Archive for the ‘Media’ Category

BBC: I’m so bloody angry about this!

What! - serving American propaganda!

What! – serving American propaganda?

I’d intended to take a few days off from this blog, to enjoy some days of peace and quiet, non-contention, and so on. ‘Peace, man’, as they used to say in the 60s.

Then, I saw an online report this evening, stating that:

“the BBC World Service could broadcast programmes aimed at residents of North Korea for the first time, under proposals being discussed by MPs, corporation bosses and US officials.

Barack Obama’s administration is encouraging the Foreign Office to back plans to establish a BBC Korean service to help open up the most secret country on earth.[1] [my emphasis]

“They, [the US], believe the BBC’s reputation for impartiality could help build up trust “with [the?] communist state’s 24 million population.” [so, they – the US – admit they have no credibility at all?] [my comment]


You may have noticed my completely sympathetic remarks about North Korea and its stupendously charismatic new leader. Plus, the BBC is, deservedly so, under attack for a recent load of complete cock-ups (I’ll return to some ‘lighter’ aspects soon); but it’s a British institution, funded by the British licence payer  (internally), and by a direct British government grant derived from UK tax payers (specifically for its foreign services), i.e, the BBC World Service.

So, why  is the US involved in this, at all?

  • Is the UK really the 51st. US state?
  • What is the meaning of this much mis-quoted ‘special relationship’, which invariably means the UK wagging its tail to North (US) America?
  • Who the hell pays for this UK government-funded service? (and, that’s bad enough, in terms of national democracy vs. short-term political expediency)
  • Who, finally, are those spineless English (the BBC Trust, presumably, led by that stubborn hero of British public credibility, Lord Patten) sucking up to?

Bugger off, UK government – use your own initiative – you are currently vociferous enough about ‘UK sovereignty’ vis à vis the EU, for example.

Bugger off, Obama administration – use CNN and Fox TV for your stupid, vapid propaganda! Get out of our garden, you miserable, malicious… !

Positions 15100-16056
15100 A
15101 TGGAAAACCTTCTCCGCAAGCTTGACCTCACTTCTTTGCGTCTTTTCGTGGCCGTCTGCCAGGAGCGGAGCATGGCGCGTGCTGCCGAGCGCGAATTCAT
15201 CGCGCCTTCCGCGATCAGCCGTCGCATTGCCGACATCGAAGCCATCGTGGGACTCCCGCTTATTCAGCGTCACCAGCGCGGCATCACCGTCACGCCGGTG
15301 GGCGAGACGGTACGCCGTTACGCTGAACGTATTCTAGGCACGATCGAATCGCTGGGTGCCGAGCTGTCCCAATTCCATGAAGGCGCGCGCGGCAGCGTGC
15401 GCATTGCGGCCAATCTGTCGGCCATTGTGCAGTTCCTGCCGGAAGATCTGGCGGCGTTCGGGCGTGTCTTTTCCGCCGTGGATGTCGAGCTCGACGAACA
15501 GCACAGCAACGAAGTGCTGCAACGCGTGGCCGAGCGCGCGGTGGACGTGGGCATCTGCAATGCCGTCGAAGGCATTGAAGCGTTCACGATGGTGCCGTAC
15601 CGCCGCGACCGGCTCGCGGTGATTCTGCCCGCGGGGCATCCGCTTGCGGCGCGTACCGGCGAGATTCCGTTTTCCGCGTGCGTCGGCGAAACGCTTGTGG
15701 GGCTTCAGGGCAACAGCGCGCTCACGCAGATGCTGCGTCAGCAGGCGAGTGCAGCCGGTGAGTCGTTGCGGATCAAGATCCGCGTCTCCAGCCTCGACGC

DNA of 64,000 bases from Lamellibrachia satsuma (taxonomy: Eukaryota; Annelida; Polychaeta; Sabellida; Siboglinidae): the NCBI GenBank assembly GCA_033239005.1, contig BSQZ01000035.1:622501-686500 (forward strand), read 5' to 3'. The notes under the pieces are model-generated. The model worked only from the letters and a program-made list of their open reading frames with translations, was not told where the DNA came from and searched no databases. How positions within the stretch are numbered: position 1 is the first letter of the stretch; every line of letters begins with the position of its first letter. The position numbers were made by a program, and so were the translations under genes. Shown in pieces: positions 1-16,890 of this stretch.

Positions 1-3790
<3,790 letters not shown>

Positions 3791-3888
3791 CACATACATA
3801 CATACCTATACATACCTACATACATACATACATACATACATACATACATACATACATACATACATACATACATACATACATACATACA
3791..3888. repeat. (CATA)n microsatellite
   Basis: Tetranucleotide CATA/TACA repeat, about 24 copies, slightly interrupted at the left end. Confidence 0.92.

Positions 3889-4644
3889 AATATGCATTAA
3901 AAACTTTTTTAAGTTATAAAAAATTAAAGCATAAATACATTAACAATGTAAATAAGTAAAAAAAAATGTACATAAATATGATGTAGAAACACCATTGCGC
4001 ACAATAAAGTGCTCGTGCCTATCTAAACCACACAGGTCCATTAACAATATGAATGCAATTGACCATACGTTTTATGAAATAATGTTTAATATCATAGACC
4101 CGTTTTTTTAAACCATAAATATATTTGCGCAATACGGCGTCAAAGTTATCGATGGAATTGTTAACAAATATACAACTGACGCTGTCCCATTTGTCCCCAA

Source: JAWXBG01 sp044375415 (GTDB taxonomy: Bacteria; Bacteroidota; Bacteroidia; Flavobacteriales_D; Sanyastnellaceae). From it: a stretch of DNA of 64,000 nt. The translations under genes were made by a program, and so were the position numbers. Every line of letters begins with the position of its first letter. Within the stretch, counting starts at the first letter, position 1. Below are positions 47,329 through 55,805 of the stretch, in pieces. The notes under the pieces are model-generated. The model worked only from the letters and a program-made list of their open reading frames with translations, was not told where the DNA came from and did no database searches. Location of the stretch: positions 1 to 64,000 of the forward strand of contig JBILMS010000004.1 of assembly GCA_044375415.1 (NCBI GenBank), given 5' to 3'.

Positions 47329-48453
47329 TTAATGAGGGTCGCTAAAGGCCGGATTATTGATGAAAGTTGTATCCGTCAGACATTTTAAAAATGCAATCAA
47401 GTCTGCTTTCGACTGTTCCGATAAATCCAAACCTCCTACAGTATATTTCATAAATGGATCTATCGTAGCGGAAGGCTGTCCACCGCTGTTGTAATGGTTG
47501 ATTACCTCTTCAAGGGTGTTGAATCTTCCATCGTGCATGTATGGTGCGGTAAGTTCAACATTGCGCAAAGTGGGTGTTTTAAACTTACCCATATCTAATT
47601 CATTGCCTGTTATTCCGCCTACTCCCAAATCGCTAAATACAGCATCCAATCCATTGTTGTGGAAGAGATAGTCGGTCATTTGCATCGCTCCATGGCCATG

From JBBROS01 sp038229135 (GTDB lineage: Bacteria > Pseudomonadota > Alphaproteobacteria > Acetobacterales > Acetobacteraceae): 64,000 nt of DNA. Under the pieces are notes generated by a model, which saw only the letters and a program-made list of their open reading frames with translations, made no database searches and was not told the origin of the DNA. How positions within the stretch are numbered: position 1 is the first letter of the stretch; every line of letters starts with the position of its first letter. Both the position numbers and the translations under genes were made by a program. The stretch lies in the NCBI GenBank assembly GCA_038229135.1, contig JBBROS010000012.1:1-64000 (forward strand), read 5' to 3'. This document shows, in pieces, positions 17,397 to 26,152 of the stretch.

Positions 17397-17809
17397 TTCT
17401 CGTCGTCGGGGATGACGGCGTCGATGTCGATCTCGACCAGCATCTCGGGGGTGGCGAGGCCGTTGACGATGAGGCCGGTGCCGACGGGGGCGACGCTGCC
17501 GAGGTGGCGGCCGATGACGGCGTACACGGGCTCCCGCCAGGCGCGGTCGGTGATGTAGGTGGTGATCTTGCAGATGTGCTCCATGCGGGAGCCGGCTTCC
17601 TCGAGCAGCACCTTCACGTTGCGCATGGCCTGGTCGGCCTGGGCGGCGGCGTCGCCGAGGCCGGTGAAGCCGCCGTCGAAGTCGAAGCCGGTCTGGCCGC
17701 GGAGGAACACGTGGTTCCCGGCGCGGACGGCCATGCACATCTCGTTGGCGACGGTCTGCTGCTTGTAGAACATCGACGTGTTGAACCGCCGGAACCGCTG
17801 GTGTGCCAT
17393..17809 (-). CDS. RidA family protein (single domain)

[1]: The Independent


(This could be) The Last Time*

rolling stones the last time 1965

‘The Last Time’: Rolling Stones (1965).

Have to post this in haste – it’s already almost 21.12.2012 here in Bulgaria!

We all know the end of the world is due some time tomorrow, of course.

So, here’s a parting, nostalgic piece of music from *The Rolling Stones, to comfort you all. (Click on the image above to go to YouTube).

Rolling Stones ‘The Last Time’ Lyrics

Songwriters: Jagger, Mick / Richards, Keith

Well I told you once and I told you twice

But ya never listen to my advice

You don’t try very hard to please me

With what you know it should be easy

Well this could be the last time

This could be the last time

Maybe the last time

I don’t know. oh no. oh no

Well, I’m sorry girl but I can’t stay

Feelin’ like I do today

It’s too much pain and too much sorrow

Guess I’ll feel the same tomorrow

Well this could be the last time

This could be the last time

Maybe the last time

I don’t know. oh no. oh no

Well I told you once and I told you twice

That someone will have to pay the price

But here’s a chance to change your mind

Cuz I’ll be gone a long, long time

Well this could be the last time

This could be the last time

Maybe the last time

I don’t know. oh no. oh no

Well, this could be the last time

The Last Time lyrics © ABKCO Music Inc., EMI Music Publishing


Чао, ciao, bye-bye!


Image: YouTube

Sofia sophistry and paronomasia

'A pun is its own reword.'

‘A pun is its own reword.’

A friend recently sent me an array of English puns, which you can read below. How to define a pun, or paronomasia (a new word for me, I must admit)? This paragraph seemed to succeed:

“Take this example – ‘A pun is its own reword’. Guess this perfectly suffices the definition of a pun. A pun, or paronomasia, is literally the rewording or rephrasing of words that exhibit numerous humorous meanings. A kind of word play, puns add beauty and ambiguity to a speech as they are fun to hear.”

Oxford Online adds:

ORIGIN late 16th cent.: via Latin from Greek paronomasia, from para- ‘beside’ (expressing alteration) + onomasia ‘naming’ (from onomazein ‘to name’, from onoma ‘a name’).

The only limiting factor with puns is that they rarely translate. There’s a load of Bulgarian examples, for instance, requiring a comprehensive knowledge of the language for full appreciation.

Anyway, here’s the list… I hope you enjoy them as much as I did.

For the pedant, a couple of the examples are, arguably, not truly puns. Identify them, if you can – they’re still amusing!

  •  When chemists die, they barium.
  • Jokes about German sausage are the wurst.
  • A soldier who survived mustard gas and pepper spray is now a seasoned veteran.